Think about this, as well. Benedict is not liked by liberals and secular humanists, and probably by many of Archbp. Williams colleagues. The fact that he is not liked, he is in fact reviled by many in England, made his words and gestures more effective. Had a liberal done this, the symbol would not have made as much difference. People would have shrugged and said, "Well, he’s a liberal. What do you expect?" But this is Papa Ratzinger, and not some theoretical future Papa, say… Ravasi. This Pope went to England.
Who this Pope is is one of the reason why this Pope is the Pope of Christian Unity.
It is interesting to watch and listen to Pope Benedict. He doesn’t show signs of doubt.
No matter what happens at the Newman beatification on Sunday, I don’t think today can be overshadowed. No documents were signed, but this sealed something in Anglican Catholic relations.
As I have argued before on this blog, when Pope Benedict engages in ecumenical relations he gives things up. But he never gives up anything that is essential. Anzi as the Italians say. On the contrary, he affirms what is essential. This is why Pope Benedict’s ecumenical gestures, and his relations with academia and civil authorities, are markedly different from those of his predecessors. He wins real common ground.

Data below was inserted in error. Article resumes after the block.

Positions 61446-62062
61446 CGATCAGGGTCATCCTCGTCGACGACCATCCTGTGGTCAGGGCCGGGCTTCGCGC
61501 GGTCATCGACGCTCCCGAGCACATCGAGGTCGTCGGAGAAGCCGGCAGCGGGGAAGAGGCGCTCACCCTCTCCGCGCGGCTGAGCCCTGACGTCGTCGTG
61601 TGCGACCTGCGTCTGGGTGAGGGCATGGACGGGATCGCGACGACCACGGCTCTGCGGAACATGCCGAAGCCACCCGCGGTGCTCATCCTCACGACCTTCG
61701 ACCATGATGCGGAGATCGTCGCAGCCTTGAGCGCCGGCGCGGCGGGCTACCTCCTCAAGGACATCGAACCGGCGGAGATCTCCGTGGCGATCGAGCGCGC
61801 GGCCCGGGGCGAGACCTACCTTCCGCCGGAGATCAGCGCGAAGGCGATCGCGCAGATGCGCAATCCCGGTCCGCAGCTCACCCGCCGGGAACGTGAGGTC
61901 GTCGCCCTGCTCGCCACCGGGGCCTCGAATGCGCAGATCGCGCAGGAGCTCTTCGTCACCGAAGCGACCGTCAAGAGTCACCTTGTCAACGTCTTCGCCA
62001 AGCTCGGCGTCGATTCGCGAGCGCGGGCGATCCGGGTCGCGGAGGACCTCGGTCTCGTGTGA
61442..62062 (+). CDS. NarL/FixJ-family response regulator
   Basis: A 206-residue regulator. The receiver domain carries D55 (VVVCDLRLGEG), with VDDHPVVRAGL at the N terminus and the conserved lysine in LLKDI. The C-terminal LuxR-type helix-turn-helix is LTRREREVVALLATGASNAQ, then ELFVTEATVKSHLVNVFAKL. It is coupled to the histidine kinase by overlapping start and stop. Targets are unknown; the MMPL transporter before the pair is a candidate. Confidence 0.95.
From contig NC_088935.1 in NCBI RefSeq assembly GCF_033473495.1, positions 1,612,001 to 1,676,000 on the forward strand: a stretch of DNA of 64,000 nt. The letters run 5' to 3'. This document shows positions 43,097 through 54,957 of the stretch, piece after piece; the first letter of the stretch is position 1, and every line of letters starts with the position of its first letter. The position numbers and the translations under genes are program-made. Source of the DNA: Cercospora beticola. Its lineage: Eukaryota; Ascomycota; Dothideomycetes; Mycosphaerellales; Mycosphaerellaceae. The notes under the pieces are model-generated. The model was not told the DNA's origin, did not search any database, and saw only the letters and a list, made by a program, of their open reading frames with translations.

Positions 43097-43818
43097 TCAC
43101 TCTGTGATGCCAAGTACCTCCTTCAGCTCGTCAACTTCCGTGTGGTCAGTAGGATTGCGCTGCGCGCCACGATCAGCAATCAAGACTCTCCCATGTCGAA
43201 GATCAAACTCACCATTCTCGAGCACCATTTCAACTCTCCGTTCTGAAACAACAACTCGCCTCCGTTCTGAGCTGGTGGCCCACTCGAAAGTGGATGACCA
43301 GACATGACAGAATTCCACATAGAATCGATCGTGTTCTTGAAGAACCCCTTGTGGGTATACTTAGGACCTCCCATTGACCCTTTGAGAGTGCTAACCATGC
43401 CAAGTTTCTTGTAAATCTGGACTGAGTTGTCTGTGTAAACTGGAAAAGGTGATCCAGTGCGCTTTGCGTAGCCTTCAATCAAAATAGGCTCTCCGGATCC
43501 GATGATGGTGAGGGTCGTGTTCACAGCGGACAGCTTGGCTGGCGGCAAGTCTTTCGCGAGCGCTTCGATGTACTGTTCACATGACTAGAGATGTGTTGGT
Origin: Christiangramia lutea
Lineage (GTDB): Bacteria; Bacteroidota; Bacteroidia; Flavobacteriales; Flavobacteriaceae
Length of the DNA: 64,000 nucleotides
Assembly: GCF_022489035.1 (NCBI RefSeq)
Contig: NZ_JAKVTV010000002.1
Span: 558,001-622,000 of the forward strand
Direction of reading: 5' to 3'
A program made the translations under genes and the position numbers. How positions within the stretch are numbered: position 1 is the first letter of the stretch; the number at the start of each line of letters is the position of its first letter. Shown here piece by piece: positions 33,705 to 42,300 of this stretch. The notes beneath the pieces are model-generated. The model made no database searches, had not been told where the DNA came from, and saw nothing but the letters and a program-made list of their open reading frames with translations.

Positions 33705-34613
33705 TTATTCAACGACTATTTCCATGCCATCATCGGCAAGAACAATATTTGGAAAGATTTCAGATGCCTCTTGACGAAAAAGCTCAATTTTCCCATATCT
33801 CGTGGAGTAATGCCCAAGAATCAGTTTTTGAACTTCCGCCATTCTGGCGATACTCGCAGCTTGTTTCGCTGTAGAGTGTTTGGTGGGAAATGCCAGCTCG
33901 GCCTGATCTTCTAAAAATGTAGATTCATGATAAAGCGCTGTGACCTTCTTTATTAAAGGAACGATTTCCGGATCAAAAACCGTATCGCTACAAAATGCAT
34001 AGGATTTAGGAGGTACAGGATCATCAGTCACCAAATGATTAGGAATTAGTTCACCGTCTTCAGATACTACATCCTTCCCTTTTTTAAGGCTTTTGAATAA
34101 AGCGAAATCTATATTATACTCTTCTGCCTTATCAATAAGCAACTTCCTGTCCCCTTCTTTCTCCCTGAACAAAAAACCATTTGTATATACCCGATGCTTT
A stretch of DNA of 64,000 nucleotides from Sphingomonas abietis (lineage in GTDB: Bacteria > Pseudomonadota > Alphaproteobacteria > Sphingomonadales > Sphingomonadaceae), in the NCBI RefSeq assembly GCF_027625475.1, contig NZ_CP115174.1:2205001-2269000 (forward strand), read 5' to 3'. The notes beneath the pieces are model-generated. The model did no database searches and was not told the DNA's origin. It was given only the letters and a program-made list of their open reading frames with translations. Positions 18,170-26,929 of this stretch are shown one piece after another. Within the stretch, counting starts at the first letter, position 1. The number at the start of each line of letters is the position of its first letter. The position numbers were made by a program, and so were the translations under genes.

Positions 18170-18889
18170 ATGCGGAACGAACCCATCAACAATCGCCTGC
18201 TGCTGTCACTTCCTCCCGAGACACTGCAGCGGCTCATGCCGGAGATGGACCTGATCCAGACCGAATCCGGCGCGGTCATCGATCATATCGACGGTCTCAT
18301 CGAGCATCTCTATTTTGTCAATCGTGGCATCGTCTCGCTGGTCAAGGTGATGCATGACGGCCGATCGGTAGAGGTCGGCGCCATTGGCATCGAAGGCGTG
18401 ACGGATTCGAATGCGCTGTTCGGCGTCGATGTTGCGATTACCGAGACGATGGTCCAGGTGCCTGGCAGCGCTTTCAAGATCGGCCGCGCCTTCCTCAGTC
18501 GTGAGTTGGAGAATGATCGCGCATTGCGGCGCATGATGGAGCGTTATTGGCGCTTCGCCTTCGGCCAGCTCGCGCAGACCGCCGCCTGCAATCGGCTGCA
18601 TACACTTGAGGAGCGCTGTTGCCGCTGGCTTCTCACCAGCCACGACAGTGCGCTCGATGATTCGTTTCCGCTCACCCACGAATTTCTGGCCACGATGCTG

Again, something was given away today, but nothing essential. As a matter of fact, the essential was affirmed. Benedict said there are still problems in relations with the Crown and the Church of England. We have done as much as we can and now we will put them before the Lord. That’s what Pope’s do.
A couple more notes:
Anglicanorum coetibus played no role in today’s high-stakes churchcraft. I imagine that Rowan Williams has the sense of this. Pope Benedict’s visit will help the Anglicans get over Anglicanorum coetibus. As a matter of fact, AC assumed the place which Rome thought it had all the time. Anglicans today had the opportunity to view AC through Benedict’s lens.
Moreover… looking back at Archbp. William’s words and Pope Benedict’s words, you had a strong sense from Pope Benedict of Apostolic Tradition. You don’t get that from what William’s said. History of Europe, okay. The other part? Not so much.
Rowan Williams is clearly smart and eloquent. You have the sense in listening to him that he is so smart and eloquent that he doesn’t have to rely on anything other than his eloquence. Anglicans don’t have teaching authority. They are left with being persuasive, eloquent, charming. The C of E is lucky to have him right now. If they didn’t, if they had someone who wasn’t eloquent, they would be flying apart even faster than they are.
On the other hand, Pope Benedict, who is clearly able and willing and happy to rely on the authority of his office, doesn’t have to worry about the sound of his mellifluous tones floating back to him, or seeing the rapt attention in the faces of his listeners. All he does is deliver his straight forward message, eloquent in its authority and force, if not in its delivery. Pope’s have an advantage that way.